Coons said that even though the California Theatre was designated on the local historic register in 1990, the signs weren’t addressed at that time.

“The Caliente sign is one of the largest signs of its type left in San Diego county,” said Coons. “The sign is important to most San Diegans. Testimony of what it means to people will be important this Thursday.

As Coons sees it, “Unlike many historical sites, the Caliente sign transports you back to a different time when crossing the border for entertainment was the norm. It was a time when our relationship with Mexico was good and San Diegans could glimpse celebrities. It tells a historical story that just isn’t possible with most other historic sites.”

Coons said if the board votes against the signs’ historical significance, he will take it to the state and national level.

“The developers have no roots in San Diego. They don’t care what the signs mean to San Diegans,” said Coons. “Three other major offers by major downtown developers have been made that want to incorporate the original elements, but their offers have been declined. The out-of-town developers acquired the property on foreclosure; they got quite a steal, and now they are trying to milk it for all it’s worth.”

The meeting to decide designation is at 1:00 p.m. on April 28 at 202 C Street. Coons said, “A strong turnout will have an impact. One can either speak or fill out a form telling what the sign means to you. It’s important to know that the murals are just the developer’s first step toward attempting to demolish the whole theater to build condos.”

Will public sentiment have any impact on the developer’s plans to demolish the signs and theater?

On April 26, Cyrus Sanandaji (principal at Sloan Capital) said, “No, preservation of the existing theater and tower is not economically feasible.” Sloan purchased the property when it went into foreclosure in 2006.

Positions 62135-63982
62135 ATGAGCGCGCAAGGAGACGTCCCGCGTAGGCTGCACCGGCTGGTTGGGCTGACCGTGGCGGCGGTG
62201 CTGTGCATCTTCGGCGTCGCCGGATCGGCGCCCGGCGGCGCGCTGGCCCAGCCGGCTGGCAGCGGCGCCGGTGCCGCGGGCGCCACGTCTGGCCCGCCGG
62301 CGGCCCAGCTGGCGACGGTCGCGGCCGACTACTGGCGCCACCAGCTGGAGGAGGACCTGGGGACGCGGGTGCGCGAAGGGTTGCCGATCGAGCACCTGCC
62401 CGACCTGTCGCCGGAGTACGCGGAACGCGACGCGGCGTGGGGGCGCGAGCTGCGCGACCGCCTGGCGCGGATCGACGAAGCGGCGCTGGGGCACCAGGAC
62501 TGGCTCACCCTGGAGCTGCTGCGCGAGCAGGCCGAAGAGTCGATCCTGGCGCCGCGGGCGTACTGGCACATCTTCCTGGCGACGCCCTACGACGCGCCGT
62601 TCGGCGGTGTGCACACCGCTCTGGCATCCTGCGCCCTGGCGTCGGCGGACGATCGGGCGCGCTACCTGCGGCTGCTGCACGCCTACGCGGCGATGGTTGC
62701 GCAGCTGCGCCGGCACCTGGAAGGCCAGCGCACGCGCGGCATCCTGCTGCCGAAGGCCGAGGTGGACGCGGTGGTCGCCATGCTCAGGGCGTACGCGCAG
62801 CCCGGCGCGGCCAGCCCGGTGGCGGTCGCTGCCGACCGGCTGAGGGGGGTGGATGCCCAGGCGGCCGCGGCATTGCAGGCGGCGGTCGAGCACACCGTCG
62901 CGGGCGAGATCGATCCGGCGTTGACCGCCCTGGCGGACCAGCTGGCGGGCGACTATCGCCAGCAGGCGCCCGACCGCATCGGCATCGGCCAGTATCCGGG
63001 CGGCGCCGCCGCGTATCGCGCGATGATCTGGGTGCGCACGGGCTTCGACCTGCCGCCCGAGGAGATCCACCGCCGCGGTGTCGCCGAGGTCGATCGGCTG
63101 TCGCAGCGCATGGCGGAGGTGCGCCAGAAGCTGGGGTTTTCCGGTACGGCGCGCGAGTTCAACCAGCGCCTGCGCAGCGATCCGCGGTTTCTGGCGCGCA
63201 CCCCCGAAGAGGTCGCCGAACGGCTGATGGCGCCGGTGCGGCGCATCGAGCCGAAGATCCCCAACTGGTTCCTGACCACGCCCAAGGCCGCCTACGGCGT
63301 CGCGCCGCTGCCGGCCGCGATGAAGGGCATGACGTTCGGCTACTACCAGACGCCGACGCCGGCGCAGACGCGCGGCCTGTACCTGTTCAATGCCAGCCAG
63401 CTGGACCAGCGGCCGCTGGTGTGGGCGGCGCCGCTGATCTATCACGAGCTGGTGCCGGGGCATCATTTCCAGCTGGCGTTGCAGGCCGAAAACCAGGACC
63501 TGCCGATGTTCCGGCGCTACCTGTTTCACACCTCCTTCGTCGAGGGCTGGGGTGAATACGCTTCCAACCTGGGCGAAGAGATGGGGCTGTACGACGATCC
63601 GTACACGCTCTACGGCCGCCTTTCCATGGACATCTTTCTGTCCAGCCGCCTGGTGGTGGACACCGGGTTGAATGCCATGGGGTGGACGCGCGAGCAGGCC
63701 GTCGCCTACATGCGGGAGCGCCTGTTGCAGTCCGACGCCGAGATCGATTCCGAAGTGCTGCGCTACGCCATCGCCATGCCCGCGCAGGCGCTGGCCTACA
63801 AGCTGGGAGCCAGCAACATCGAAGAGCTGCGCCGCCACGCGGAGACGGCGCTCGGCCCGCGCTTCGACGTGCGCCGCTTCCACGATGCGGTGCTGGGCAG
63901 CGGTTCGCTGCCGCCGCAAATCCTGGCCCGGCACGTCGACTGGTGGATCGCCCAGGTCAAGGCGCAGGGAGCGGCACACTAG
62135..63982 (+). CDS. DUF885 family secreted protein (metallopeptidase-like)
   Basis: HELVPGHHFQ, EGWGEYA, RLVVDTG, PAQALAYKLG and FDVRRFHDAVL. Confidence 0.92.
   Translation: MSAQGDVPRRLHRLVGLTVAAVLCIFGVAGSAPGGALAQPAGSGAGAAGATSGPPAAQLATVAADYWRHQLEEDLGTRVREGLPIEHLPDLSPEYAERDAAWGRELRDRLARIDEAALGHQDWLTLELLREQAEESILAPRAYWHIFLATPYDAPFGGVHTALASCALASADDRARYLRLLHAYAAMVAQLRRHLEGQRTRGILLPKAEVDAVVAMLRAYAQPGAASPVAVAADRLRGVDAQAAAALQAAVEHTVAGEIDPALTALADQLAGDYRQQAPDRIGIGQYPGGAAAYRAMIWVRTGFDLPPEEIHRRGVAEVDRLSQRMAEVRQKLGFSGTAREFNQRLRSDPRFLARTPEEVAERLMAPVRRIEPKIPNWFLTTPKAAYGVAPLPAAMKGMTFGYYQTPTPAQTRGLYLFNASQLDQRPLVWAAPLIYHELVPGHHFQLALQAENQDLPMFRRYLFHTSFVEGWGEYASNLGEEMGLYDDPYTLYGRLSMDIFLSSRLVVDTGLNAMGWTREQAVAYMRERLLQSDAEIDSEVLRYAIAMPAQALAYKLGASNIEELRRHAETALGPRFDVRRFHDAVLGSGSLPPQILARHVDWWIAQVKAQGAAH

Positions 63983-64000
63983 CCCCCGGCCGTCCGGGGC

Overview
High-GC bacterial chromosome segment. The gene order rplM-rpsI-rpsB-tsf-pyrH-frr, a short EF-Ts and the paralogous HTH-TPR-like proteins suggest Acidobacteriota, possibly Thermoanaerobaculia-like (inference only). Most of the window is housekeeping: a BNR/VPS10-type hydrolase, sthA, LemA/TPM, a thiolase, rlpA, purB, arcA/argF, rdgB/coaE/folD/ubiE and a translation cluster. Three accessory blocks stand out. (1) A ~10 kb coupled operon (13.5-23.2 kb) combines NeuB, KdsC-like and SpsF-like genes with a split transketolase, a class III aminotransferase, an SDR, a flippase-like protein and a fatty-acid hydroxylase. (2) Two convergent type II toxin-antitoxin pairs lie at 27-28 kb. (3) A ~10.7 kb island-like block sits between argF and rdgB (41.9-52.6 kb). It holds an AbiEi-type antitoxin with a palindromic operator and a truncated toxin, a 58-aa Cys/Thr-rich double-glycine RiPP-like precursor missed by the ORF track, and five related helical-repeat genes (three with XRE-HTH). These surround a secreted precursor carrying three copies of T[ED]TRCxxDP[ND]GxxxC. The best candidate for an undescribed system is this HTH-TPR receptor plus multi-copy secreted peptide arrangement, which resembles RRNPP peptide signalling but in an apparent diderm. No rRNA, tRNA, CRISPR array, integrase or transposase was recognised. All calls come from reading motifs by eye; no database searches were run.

At the meeting, Sanandaji said he will argue that the signs do not meet any of the criteria for historical designation. If the vote doesn’t go his way, he will appeal the decision to the city council.

When asked if the city had ever fined Sloan in regards to the property’s condition, he said that when approached by city entities over the years, they have been responsive to all requests, although efforts have been time-consuming: he said that even a simple project to secure the building from trespassers and vandals and painting over graffiti took nearly nine months to receive approval.

As far as any offers from local developers to purchase the property, Sanandaji said no such offers exist.

Comments
Sponsored
Here's something you might be interested in.
Submit a free classified
or view all
Previous article

Hot week of fishing – big bonito, big bluefin, and lots of calico bass

Rockfish have been getting a bit of a break
Next Article

The Church and The Afghan Whigs, Dog Days of Summer, Boarded: A New Pirate Adventure

Events July 11-July 13, 2024
Comments
This comment was removed by the site staff for violation of the usage agreement.
Aug. 6, 2018